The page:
It’s all about that bass and lots of it. Deep, deep base—sound at frequencies too low for the human ear to pick-up.
It’s called infrasound, low-frequency soundwaves formed by events as diverse as ocean waves crashing together, volcanic eruptions and earthquakes to rocket launches. These soundwaves, capable of traveling around the world multiple times, have never been recorded from the stratosphere for more than a day and a half and never over the ocean. That is, not until this past year.
NASA’s 2016 Super Pressure Balloon flight from Wanaka, New Zealand, carried the Compton Spectrometer and Imager (COSI) payload, a gamma ray telescope. Tucked behind one of COSI’s solar panels was the Carolina Infrasound instrument, a three-kilogram payload resembling a small styrofoam ice chest on the outside but with a trio of InfraBSU infrasound microphones on the inside. A Boise State University team led by Associate Professor Jeff Johnson originally designed the microphones to record volcanic explosions, but the sensors have found an unexpected new use in the stratosphere.
The Compton Spectrometer and Imager (COSI) payload just prior to launch from Wanaka, New Zealand, on a NASA super pressure balloon in May 2016. The Carolina Infrasound payload hitched a ride on the mission on a pioneering study to measure infrasound from the stratosphere. Credits: NASA/Bill Rodman
The complete story is found here:
Artist’s concept of a solar storm hitting Mars and stripping ions from the upper atmosphere. Credit: NASA/GSFC
Data collected by NASA’s MAVEN spacecraft in its first two years at Mars confirm suspicions that the solar wind is blasting away the planet’s atmosphere and helped transform the world from a warmer, wetter and potentially habitable world into the barren landscape seen today, scientists said.
The robotic orbiter has been looping around Mars since September 2014, skimming just above the Martian atmosphere at the low point of its elongated orbit and searching for particles streaming away from the planet.
As Mars is bombarded by the solar wind, a stream of solar particles that flow out through the solar system at a million miles per hour, the red planet’s atmosphere is buffeted and eroded, chipping away bit by bit, according to Bruce Jakosky, MAVEN’s principal investigator at the University of Colorado, Boulder.
Researchers examining data from MAVEN’s instruments have identified multiple processes by which Mars loses parts of its atmosphere.
Discover the processes and read the complete article here:
Earth’s radiation belts, two doughnut-shaped regions of charged particles encircling our planet, were discovered more than 50 years ago, but their behavior is still not completely understood. Now, new observations from NASA’s Van Allen Probes mission show that the fastest, most energetic electrons in the inner radiation belt are not present as much of the time as previously thought. The results are presented in a paper in the Journal of Geophysical Research and show that there typically isn’t as much radiation in the inner belt as previously assumed — good news for spacecraft flying in the region.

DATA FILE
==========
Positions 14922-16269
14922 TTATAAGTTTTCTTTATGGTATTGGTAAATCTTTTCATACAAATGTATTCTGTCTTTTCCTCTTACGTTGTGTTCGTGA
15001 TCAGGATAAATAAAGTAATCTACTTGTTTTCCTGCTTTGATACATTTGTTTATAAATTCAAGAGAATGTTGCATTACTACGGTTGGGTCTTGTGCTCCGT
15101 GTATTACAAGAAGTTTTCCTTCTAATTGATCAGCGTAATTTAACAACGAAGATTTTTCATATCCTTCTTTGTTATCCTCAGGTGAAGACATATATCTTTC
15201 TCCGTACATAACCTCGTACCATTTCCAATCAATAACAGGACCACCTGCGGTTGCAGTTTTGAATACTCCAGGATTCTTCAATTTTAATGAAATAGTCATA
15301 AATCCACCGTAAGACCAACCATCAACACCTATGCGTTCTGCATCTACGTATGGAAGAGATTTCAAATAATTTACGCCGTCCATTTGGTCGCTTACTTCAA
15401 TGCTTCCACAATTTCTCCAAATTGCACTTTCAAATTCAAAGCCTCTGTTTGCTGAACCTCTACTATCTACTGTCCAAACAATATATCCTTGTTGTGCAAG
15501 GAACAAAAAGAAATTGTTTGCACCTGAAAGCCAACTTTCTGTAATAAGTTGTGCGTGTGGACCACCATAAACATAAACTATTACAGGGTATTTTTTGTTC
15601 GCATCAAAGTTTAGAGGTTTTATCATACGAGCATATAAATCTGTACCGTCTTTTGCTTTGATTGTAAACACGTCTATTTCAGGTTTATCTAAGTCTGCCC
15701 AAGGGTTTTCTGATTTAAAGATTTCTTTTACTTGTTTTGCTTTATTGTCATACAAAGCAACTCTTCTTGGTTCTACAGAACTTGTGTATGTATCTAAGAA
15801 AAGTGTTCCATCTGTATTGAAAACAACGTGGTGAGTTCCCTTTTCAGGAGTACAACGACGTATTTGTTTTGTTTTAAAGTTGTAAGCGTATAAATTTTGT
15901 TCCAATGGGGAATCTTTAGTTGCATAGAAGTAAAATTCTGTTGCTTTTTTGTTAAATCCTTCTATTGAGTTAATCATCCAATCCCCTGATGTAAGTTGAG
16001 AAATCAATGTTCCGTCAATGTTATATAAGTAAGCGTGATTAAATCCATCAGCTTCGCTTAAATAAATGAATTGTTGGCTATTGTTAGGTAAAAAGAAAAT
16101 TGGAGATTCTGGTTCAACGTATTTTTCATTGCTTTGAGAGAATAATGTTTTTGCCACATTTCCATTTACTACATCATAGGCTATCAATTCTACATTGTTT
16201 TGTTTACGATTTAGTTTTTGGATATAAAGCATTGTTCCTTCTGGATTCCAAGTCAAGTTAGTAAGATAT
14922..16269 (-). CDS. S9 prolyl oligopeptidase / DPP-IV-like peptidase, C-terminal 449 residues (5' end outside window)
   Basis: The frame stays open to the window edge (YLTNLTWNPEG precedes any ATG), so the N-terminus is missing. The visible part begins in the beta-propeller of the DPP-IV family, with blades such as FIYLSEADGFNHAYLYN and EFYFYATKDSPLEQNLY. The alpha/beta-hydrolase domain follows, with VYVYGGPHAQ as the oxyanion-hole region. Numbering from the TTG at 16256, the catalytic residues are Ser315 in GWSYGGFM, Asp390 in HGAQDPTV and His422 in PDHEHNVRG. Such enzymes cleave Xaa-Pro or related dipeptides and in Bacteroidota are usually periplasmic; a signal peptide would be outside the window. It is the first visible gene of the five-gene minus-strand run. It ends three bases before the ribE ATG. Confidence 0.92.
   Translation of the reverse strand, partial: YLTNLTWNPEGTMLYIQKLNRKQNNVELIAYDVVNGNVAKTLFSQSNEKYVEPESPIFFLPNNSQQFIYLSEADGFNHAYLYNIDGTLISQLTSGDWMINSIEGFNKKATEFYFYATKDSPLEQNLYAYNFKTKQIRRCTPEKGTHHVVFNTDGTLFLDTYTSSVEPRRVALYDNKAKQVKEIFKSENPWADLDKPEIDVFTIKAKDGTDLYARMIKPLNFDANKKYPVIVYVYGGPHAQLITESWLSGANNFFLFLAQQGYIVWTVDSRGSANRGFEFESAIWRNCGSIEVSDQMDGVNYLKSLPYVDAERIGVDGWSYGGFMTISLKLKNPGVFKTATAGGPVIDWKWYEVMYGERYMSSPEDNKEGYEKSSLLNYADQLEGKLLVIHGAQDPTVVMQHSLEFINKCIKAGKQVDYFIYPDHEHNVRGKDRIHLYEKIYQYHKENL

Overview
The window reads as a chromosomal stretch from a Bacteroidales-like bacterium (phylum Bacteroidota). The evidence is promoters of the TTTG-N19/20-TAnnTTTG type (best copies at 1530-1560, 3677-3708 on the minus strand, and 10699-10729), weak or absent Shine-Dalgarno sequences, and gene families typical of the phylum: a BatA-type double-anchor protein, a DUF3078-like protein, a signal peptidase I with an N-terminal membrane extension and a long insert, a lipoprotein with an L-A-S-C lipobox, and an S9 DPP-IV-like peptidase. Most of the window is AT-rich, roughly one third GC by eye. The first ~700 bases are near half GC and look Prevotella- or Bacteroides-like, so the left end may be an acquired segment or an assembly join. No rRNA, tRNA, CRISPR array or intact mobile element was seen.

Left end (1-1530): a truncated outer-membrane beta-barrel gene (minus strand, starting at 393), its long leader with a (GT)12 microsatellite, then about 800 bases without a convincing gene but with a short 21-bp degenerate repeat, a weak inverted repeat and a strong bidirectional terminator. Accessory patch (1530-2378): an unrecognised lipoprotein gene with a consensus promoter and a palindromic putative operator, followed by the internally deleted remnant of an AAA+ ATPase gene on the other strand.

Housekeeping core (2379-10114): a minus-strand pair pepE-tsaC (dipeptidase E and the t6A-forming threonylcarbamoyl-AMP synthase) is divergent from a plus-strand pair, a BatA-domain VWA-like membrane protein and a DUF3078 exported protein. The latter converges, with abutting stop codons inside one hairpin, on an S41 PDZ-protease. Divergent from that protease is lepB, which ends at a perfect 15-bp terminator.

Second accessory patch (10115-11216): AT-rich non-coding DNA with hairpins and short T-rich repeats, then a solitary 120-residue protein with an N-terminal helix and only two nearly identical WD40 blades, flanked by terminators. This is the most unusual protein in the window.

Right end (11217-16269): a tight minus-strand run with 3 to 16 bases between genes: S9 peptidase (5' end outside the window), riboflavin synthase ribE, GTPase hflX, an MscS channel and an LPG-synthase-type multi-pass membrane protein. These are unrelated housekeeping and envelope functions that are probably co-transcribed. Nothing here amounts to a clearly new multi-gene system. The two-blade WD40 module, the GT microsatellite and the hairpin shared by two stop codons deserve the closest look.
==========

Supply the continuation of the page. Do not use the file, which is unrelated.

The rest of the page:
Past space missions have not been able to distinguish electrons from high-energy protons in the inner radiation belt. But by using a special instrument, the Magnetic Electron and Ion Spectrometer — MagEIS — on the Van Allen Probes, the scientists could look at the particles separately for the first time. What they found was surprising —there are usually none of these super-fast electrons, known as relativistic electrons, in the inner belt, contrary to what scientists expected.
“We’ve known for a long time that there are these really energetic protons in there, which can contaminate the measurements, but we’ve never had a good way to remove them from the measurements until now,” said Seth Claudepierre, lead author and Van Allen Probes scientist at the Aerospace Corporation in El Segundo, California.
The complete article is found here:
NGC 5907 ULX is the brightest pulsar ever observed. This image comprises X-ray emission data (blue/white) from ESA’s XMM-Newton space telescope and NASA’s Chandra X-ray Observatory, and optical data from the Sloan Digital Sky Survey (galaxy and foreground stars). The inset shows the X-ray pulsation of the spinning neutron star.Credit: ESA/XMM-Newton; NASA/Chandra and SDSS
There’s a new record holder for brightest pulsar ever found — and astronomers are still trying to figure out how it can shine so brightly. It’s now part of a small group of mysterious bright pulsars that are challenging astronomers to rethink how pulsars accumulate, or accrete, material.